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Michael Currin
Michael Currin

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How to build a docs site

You've got a Github repo with a docs folder, but it is disappointingly bland. How do you make it better?

You can turn it into a docs site.

But how do you make sure to...

  • make pretty, professional and easy to navigate,
  • focus on existing markdown content without changing it much,
  • keep the configuration, theming and code light, and
  • make it easy for you and others to maintain?

So some good solutions for building a docs site that meets these requirements are Jekyll, Docsify.js and MkDocs. I compare these in this post based on my experience. They can be deployed and hosted for free on Github Pages or Netlify easily.


Name Type Theming Heaviness
Jekyll Static site Varied but complicated to use and customize A lot of HTML code might be needed
Docsify.js Single-Page Application Limited builtin choices but extendable Some HTML boilerplate but mostly markdown. Configuration is in JS.
MkDocs Static site Varied and easy to switch between Works great as all-markdown - no HTML experience needed.

MkDocs is my favorite at the moment but I way up pros and cons of each approach below.

Github Pages

There are a few places to store docs site content and presentation rules using a Github repo and Github Pages:

  • Content in the root (good for a standalone repo but be messy if adding docs to an existing project)
  • Content in docs folder (common for projects. This also keeps docs synced with the main project)
  • Use a separate gh-pages branch (this means code and docs can go out of sync)


The typical Github Pages deploy is using a Jekyll-built static site. Jekyll is built on Ruby and you can extend it with HTML or even Ruby plugins.

Here is a project I made using the Jekyll quickstart guide.

I find that Jekyll is great when I am going take time to pick a theme or to build my own. Even if you pick a theme, you might still need to implement logic and boilerplate to make it multi-page, handle the navbar, make it mobile-friendly ...

I had these issues when setting up a blog using a theme picked from the Github Pages GUI. I still need to get round to make sure the navbar doesn't disappear on mobile. See Coding Blog listed below.

I don't have an example from my own projects of Jekyll used as docs a project, but that gives a good idea of structure.

It's often hard to switch themes because you have to understand what layouts and macros/includes are being used - you might even get errors if you use a layout that no longer exists. This is noticeable for example when using the Github Page settings on your repo to change theme.

Because of these reasons I find Jekyll is too heavy for a simple doc site.

There are some documentation-based themes which I've yet to try out, for anyone interested. Though you'll be locked into the theme's way of doing things and you might have to write some HTML and to do some things not covered by the theme or to implement an includes file (macro). The two non-Jekyll solutions covered below cover menus, sidebar and search with little or no code needed, while Jekyll takes more effort to make and implement these features.

Github Pages will build a Jekyll site for you or you can use Github Actions for more control such as using custom plugin versions or API calls at build time.


Docsify runs as a Single-Page Application that turns markdown into documentation. There are no local dependencies and no build step needed - the Docsify CLI is optional but helps for local dev.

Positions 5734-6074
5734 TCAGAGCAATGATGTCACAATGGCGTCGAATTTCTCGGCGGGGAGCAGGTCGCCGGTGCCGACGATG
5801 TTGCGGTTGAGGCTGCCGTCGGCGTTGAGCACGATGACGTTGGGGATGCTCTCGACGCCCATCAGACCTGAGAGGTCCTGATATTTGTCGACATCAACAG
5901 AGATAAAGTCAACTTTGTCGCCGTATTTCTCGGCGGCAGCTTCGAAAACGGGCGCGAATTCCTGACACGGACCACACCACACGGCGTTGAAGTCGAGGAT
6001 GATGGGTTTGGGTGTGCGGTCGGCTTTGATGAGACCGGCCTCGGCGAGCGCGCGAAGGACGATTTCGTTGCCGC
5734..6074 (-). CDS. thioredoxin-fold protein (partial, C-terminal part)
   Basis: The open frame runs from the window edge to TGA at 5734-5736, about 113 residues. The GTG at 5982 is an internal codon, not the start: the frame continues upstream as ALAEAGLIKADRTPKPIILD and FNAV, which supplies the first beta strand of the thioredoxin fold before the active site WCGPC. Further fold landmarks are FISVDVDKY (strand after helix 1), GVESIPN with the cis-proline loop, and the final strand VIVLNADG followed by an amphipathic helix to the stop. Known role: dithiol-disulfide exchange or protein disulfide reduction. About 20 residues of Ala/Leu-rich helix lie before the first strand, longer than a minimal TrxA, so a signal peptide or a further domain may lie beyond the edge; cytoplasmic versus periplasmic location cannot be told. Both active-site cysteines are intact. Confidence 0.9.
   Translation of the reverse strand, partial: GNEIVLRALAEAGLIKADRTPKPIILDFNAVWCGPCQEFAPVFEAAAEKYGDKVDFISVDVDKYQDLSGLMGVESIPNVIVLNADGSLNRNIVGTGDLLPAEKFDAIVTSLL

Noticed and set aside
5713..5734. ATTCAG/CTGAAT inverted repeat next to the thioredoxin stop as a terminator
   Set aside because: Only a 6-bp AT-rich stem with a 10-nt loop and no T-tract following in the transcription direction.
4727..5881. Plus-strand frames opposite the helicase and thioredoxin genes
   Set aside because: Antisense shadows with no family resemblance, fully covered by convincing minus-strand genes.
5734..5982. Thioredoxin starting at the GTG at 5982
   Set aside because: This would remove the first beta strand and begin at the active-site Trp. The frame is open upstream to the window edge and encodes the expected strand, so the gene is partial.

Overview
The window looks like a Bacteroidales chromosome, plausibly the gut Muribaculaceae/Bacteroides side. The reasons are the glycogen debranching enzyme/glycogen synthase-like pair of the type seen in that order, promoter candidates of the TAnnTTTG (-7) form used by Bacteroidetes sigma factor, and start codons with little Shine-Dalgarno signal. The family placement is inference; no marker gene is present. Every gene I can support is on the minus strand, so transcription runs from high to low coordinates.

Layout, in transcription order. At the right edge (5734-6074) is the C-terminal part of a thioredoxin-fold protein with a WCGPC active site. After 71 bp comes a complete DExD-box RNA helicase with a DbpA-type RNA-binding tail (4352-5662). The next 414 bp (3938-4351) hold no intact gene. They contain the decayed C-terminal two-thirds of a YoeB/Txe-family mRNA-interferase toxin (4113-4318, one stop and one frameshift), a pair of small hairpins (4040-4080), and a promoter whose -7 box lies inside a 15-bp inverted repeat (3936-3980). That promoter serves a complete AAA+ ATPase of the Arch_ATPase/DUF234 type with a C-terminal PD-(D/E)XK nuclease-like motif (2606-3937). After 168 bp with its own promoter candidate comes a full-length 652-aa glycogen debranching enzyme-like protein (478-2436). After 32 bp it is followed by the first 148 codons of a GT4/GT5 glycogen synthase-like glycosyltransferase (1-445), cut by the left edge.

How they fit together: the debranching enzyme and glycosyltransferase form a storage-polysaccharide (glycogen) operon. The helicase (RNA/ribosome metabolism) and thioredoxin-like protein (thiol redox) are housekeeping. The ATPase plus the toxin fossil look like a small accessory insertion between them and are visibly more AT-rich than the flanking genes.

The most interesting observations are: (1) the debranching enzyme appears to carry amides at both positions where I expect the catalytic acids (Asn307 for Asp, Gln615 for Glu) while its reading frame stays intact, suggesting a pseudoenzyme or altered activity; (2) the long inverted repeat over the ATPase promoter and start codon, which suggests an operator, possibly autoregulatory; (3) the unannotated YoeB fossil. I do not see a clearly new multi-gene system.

I moved to the Vue-based Docsify.js for a lot of docs sites because you don't need to be a JS or HTML developer to use it.

The content is markdown files, menus are configured with markdown and the app prettifies it, configuration is in index.html and there are 4 main themes to choose from.

And its very extendable - add plugins like search or google analytics with mostly light code changes.

I've been running into styling issues especially on mobile. Using my own fixes or changing to Docsify Themeablr plugin can solve these issues, but that is boilerplate which needs to be maintained across projects. Compared with the solution in the next section which handles UI better.

Also Docsify themes are limited. And its not SEO friendly, so you're going to not get found in Google search results much.


Last option in this post and my current favorite.

A magical documentation generator.

I am getting into MkDocs - a Python-based static generator (yey for SEO!) which is similar to Docsify but you don't need to do write any HTML, CSS or JS such as with index.html page of Docsify or the Jekyll approach. You just use a light config YAML file to pick a theme and your menu. You can extend MkDocs but I'd rather keep the docs site vanilla, simple and low on code.

It is super easy to change between themes in a config option without changing your markdown or HTML files like you would have to with Jekyll.
Sometimes installing a theme is needed. Which is easy enough.

MkDocs lets you mimic the styles of Sphinx-based docs (like ReadTheDocs),
or GitBook (which is a premium site after the one free site) or Google Material...

You do need a build and deploy step, which can be done locally or with a Github Actions action. But once you have that flow up you can deploy continuously to GH Pages like the first two doc site options. Or use Netflify - Python is supported there for builds.

Here is my project, which is a demo, template and tutorial.


I hope this gives you a good idea of how doc site solutions work so you can choose one that suits your needs.

Or click Use this template on the repo for all three to get them up and running yourself on Github Pages then see which you like working with most, both on the code side and frontend.

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